Warren County supervisors unanimously agreed Friday to ask the federal government to deem the county-owned stretch of railroad “abandoned,” so that other uses for the corridor can be explored.
The board voted 20-0 to ask the U.S. Surface Transportation Board to initiate an abandonment process for the rail line between Hadley to North Creek, as the transportation board considers a pre-existing request by the state to abandon the stretch of rails to the north, between North Creek and Tahawus. The northern stretch is owned by Iowa Pacific Holdings of Chicago, which is not contesting the abandonment request.
The Warren County vote comes after efforts to find a new operator for passenger and freight trains on Warren County’s line fell through earlier this year. A new operator was sought after Saratoga & North Creek Railway pulled up stakes amid major financial problems last year, ending a seven-year run of tourist and limited freight train traffic.
County Administrator Ryan Moore gave a detailed presentation before the vote, explaining what abandonment would accomplish and how it leaves the county with a number of options going forward. The county’s request will not mean abandonment is automatically granted, as interested parties can object and petition to use the line.
Moore said starting the abandonment process does not mean the county has committed to a specific future use of the rail corridor. It would result in an transportation board declaration that the rails are not needed for freight train traffic and allow the county to explore other uses for the property.
Those uses could include a recreational trail, or “rail banking” the property to preserve its use for rail purposes in the future while also allowing access to the public for recreation.
“It does not mean we are going to rush out and rip up the rails,” he said.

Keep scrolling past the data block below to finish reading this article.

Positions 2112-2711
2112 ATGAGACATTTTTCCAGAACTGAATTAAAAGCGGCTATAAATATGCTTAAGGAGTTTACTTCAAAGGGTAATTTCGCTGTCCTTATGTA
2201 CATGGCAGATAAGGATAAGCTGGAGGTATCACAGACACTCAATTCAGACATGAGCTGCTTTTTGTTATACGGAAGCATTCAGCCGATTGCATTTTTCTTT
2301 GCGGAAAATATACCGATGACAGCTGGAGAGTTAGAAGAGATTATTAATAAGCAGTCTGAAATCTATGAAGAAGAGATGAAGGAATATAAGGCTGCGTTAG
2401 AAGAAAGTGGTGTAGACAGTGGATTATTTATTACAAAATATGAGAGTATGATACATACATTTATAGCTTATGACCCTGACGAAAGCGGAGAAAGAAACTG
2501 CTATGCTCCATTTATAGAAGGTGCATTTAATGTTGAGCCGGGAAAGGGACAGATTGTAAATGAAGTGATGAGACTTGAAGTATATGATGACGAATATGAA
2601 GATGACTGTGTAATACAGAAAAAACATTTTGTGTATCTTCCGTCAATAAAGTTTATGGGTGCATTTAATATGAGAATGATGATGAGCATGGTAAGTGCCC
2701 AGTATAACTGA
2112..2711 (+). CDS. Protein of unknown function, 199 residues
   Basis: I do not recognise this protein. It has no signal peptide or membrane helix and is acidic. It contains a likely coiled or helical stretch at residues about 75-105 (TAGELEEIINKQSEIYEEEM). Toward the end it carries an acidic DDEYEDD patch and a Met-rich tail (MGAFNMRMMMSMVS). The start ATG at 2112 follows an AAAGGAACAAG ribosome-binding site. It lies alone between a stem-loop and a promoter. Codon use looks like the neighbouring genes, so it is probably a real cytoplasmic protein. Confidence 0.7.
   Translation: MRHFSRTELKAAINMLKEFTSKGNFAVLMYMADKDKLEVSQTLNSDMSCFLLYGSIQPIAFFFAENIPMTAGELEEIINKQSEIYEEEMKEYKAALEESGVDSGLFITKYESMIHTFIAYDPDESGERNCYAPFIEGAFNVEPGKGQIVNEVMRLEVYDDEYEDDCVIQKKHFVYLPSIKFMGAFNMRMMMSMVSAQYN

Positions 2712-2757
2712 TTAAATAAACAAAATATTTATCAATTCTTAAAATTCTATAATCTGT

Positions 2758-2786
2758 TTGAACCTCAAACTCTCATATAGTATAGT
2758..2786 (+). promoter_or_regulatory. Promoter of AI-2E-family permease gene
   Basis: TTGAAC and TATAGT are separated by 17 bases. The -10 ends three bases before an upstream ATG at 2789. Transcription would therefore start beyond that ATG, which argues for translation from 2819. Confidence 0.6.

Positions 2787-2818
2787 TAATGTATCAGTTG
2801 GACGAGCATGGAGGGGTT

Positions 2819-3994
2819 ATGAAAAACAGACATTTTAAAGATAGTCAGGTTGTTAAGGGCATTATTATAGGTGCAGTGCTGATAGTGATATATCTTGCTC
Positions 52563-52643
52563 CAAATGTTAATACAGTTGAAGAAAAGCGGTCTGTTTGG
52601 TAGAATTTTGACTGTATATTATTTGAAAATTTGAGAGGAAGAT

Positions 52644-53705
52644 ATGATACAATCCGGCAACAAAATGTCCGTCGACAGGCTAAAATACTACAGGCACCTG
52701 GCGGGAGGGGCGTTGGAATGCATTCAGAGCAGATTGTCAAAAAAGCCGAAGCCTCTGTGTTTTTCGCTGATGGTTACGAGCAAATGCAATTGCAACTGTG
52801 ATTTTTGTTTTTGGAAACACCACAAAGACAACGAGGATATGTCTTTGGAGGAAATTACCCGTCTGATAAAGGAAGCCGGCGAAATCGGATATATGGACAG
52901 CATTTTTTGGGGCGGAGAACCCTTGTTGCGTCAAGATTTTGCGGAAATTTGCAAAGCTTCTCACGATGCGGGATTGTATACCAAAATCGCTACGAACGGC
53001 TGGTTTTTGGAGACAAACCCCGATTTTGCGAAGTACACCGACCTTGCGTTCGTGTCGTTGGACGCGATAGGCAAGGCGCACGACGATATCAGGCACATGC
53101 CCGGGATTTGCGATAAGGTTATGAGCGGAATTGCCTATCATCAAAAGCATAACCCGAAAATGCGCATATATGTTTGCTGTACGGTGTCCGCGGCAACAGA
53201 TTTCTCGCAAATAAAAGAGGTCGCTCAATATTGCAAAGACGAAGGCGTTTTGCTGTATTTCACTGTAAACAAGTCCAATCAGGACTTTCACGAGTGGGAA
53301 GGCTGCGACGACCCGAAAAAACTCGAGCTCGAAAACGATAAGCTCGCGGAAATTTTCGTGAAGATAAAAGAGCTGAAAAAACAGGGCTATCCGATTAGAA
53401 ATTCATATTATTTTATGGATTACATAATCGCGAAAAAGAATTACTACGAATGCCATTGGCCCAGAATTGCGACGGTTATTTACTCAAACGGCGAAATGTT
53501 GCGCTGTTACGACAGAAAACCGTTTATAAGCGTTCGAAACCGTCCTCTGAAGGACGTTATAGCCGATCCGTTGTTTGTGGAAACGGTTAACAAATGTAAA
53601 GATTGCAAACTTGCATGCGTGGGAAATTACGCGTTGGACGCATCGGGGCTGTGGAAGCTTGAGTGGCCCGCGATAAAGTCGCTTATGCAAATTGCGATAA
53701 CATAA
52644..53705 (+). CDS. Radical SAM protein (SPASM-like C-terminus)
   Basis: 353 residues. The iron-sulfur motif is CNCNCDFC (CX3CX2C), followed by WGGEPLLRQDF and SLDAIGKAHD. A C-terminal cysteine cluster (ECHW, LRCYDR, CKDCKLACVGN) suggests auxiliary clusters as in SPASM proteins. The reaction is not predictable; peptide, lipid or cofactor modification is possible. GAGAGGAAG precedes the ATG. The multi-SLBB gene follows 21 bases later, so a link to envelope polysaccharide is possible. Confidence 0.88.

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Moore did say it is is opinion that having county taxpayers pay to maintain the rail line for trains, costs that amount to hundreds of thousands of dollars, does not seem feasible anymore.
“In my opinion, the status quo is not acceptable,” Moore said.
Andrea Hogan, the Johnsburg supervisor in whose town the North Creek rail depot and museum is located, asked her colleagues on the board to support abandonment.
Numerous environmental groups and a local trail group have advocated for conversion to a trail, as has Glens Falls 3rd Ward Supervisor Claudia Braymer.
Curt Austin, a Chester resident who founded a group nearly a decade ago to create the Upper Hudson Rail Trail on the line, said Friday he was “encouraged” by the developments.
Braymer said a trail could spawn economic development, such as bed-and-breakfast establishments, ice cream shops and other businesses that would cater to trail users. Outdoor recreation has become “a giant industry” and a trail would help local residents’ quality of life.
The county was in negotiations with United Rail of Las Vegas for lease or sale of the line, but the talks broke off earlier this fall. United Rail is still in talks about using the stretch of rails to the south of Warren County’s section between Corinth and Saratoga Springs, which is owned by the town of Corinth.
Don Lehman covers police and court matters, Warren County government and the outdoors. He can be reached at 518-742-3224 or firstname.lastname@example.org